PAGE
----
Revolutions spread following a sort of invisible tuning. History has been shaped by hundreds of these sort of connected events.
History is the time of living people. History is our time. We commonly breathe it and sense it. But lately the revolution tempest came into an innovative form of cloud…or net. The Net of million of people connected by internet and its social links.
a NEW POWERFUL and COLORFUL NET.
A NET OF NETIZENS
Social media carried a cascade of messages about freedom and democracy across North Africa and the Middle East,
and helped raise expectations for the success of political uprising. People who shared interest in democracy built extensive social networks and organized political action.
In Egypt the number of tweets that mentioned revolution exploded from 2,300 per day to more than 230,000 per day. The number of videos, Facebook updates and blog posts about government opposition also rose dramatically. Because Twitter users can send updates from any mobile phone, it shows the clearest evidence of where individuals engaging in democratic conversations were located during the revolutions, since many people in the region do not have standard Internet access, but most do have a cellphone. Government efforts to cut off access to Internet and cell phone service likely caused an increase in activism.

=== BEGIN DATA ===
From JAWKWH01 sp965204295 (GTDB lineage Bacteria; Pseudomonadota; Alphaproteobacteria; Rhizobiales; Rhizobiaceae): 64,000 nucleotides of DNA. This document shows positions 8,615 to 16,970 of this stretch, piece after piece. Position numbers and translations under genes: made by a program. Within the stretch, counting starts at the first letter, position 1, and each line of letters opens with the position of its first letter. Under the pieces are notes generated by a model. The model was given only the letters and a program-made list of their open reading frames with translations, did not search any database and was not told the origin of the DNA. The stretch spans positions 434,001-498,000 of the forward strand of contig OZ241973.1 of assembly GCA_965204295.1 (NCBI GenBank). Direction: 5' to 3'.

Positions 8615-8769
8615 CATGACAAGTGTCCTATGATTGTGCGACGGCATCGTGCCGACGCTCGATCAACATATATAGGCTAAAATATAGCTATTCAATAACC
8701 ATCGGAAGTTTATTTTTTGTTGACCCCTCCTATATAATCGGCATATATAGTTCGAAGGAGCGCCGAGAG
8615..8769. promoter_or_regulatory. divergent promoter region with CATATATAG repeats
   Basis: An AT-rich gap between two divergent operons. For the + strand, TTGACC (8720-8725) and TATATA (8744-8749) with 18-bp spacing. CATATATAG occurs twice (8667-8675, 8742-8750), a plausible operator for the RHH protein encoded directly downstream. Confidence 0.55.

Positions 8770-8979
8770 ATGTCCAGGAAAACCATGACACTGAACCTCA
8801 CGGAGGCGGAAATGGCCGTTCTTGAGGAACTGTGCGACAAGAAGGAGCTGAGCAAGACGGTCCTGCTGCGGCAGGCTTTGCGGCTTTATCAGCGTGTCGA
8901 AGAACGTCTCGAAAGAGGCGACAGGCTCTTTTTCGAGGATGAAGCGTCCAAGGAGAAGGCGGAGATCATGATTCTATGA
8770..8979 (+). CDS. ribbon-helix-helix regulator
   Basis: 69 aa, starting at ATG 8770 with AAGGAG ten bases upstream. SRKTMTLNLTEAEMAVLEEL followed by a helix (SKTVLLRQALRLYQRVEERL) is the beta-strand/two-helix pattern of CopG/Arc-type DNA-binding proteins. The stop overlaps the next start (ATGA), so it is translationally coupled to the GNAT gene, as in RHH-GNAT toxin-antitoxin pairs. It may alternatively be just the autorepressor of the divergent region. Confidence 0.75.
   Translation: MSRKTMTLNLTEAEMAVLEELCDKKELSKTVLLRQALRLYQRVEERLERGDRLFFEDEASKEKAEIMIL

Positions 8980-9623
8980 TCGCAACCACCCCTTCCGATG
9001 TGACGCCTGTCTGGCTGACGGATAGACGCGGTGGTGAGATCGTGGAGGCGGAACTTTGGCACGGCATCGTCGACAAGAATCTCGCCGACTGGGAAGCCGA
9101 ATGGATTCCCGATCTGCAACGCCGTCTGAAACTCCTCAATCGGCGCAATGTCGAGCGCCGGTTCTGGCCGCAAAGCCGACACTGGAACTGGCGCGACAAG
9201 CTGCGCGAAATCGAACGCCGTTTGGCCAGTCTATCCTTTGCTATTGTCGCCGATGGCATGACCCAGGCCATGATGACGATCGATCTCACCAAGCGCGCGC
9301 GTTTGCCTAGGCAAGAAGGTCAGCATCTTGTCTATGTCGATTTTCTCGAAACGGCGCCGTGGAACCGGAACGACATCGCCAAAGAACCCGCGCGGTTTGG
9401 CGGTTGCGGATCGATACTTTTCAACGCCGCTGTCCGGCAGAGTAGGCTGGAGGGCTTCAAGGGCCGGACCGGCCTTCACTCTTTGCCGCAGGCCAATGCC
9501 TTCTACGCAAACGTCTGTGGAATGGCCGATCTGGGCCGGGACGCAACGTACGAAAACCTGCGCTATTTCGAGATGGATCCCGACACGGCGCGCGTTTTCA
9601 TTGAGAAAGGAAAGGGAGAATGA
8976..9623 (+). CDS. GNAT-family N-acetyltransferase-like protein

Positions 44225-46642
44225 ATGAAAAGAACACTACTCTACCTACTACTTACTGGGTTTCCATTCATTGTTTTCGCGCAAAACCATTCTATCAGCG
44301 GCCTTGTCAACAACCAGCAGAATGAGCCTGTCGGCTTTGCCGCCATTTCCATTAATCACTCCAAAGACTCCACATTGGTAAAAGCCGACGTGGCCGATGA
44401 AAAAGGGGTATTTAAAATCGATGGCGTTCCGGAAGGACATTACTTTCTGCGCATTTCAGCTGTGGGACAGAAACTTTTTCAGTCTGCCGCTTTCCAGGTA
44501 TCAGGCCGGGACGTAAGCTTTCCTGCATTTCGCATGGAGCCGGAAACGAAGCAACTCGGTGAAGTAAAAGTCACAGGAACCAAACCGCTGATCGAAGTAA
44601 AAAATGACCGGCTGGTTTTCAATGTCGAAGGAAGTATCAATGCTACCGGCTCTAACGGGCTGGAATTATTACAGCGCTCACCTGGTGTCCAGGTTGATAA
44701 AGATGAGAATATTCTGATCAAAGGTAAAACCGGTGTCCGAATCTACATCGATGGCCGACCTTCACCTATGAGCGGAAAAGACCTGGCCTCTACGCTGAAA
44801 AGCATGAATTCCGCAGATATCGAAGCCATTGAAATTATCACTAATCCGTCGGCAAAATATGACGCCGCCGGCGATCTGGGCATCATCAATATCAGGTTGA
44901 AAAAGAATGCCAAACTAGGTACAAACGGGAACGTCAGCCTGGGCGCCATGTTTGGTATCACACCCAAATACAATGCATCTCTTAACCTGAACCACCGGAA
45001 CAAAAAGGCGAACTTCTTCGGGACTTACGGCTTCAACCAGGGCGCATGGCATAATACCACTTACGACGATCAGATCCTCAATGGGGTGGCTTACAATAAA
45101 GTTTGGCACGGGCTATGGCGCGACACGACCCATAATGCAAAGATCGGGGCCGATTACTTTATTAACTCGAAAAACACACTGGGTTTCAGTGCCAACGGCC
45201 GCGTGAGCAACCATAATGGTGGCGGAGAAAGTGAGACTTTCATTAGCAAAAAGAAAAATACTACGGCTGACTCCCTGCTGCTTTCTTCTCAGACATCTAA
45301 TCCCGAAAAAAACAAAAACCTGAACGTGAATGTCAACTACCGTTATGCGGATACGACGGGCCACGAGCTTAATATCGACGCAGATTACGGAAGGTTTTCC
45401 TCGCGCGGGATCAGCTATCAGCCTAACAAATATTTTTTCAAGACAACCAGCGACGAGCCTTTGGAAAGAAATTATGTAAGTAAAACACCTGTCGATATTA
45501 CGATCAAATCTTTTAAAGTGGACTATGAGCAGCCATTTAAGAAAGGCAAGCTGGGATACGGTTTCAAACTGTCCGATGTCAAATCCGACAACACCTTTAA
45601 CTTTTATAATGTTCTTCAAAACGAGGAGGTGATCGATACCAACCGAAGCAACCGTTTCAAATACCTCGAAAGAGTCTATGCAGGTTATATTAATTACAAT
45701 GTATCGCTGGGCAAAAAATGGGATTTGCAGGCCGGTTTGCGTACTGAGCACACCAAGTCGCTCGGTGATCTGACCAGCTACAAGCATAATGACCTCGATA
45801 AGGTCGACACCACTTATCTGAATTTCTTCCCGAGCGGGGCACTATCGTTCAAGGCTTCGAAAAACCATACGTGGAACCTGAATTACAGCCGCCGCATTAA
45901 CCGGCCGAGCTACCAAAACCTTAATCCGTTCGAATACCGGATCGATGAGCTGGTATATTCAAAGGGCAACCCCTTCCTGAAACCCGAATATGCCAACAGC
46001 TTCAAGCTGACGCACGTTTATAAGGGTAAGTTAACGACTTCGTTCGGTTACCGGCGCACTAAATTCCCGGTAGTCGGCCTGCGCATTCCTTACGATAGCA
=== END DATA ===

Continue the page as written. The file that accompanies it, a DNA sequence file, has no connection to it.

The level of Internet censorship in the Arab Spring was unprecedented.
The peoples of Egypt, Libya and Syria witnessed full Internet shutdowns as their respective governments attempted to quell protests.
In Saudi Arabia and Bahrain, bloggers and netizens were arrested and some are alleged to have been killed.
The developments since the beginning of the Arab Spring in 2010 have raised the issue of Internet access as a human right and have revealed the type of power certain authoritarian governments retain over the people and the Internet.
REVOLUTIONS YEARS > CHRONOLOGY BOOK